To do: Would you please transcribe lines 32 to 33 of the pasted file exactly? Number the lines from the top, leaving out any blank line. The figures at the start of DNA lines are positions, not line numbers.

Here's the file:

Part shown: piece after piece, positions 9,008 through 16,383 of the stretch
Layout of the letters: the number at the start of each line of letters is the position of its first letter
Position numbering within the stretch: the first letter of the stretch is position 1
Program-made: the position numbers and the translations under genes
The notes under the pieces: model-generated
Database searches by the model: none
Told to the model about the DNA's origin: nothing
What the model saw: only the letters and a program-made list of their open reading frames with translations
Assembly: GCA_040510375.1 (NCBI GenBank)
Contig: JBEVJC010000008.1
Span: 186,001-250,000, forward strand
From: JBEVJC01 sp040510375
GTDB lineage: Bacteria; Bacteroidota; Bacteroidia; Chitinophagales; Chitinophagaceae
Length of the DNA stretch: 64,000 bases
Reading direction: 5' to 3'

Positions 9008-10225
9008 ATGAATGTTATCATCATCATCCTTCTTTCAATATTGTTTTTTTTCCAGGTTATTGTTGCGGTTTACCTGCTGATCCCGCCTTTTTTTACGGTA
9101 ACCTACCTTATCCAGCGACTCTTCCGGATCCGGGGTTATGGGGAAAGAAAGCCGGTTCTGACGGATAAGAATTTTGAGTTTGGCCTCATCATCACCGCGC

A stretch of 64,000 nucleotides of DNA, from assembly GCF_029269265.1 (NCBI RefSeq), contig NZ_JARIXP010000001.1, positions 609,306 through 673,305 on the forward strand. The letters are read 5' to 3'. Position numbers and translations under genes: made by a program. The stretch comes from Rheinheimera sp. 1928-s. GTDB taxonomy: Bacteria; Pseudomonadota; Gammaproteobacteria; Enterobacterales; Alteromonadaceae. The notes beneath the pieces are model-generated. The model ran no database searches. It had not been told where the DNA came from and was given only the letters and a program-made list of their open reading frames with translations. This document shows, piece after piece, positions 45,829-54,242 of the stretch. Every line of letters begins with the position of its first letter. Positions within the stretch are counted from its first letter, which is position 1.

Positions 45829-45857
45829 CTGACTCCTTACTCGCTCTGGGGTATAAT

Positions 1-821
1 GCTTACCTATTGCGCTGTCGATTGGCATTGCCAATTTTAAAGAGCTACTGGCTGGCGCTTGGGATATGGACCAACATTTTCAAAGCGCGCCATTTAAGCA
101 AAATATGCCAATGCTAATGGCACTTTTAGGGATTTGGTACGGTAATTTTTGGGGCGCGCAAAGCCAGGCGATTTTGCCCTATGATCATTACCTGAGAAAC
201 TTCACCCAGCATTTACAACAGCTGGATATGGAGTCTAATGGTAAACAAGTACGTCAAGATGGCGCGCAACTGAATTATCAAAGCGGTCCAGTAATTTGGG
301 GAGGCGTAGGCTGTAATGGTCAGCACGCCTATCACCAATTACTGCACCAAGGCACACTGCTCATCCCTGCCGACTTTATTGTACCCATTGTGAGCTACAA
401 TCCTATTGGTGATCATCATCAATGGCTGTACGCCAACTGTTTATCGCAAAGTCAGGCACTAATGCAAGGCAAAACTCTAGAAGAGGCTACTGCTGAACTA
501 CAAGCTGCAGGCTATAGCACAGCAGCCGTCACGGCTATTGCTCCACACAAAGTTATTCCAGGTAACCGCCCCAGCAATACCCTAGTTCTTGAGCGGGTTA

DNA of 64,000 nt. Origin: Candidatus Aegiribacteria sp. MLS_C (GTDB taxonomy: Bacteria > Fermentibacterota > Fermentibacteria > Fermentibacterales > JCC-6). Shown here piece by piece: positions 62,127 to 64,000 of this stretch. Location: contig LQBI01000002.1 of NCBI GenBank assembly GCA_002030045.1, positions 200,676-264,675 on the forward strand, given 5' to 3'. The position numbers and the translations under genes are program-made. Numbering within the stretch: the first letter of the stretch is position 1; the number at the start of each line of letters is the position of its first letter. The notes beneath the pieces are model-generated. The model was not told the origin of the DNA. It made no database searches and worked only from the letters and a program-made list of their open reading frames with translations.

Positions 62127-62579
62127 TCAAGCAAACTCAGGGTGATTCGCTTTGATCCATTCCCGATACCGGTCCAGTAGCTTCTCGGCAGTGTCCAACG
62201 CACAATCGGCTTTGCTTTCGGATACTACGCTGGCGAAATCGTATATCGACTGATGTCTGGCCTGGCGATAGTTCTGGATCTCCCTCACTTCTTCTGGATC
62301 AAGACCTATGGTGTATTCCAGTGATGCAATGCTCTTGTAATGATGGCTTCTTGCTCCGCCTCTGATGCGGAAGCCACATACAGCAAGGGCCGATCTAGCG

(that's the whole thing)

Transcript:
62201 CACAATCGGCTTTGCTTTCGGATACTACGCTGGCGAAATCGTATATCGACTGATGTCTGGCCTGGCGATAGTTCTGGATCTCCCTCACTTCTTCTGGATC
62301 AAGACCTATGGTGTATTCCAGTGATGCAATGCTCTTGTAATGATGGCTTCTTGCTCCGCCTCTGATGCGGAAGCCACATACAGCAAGGGCCGATCTAGCG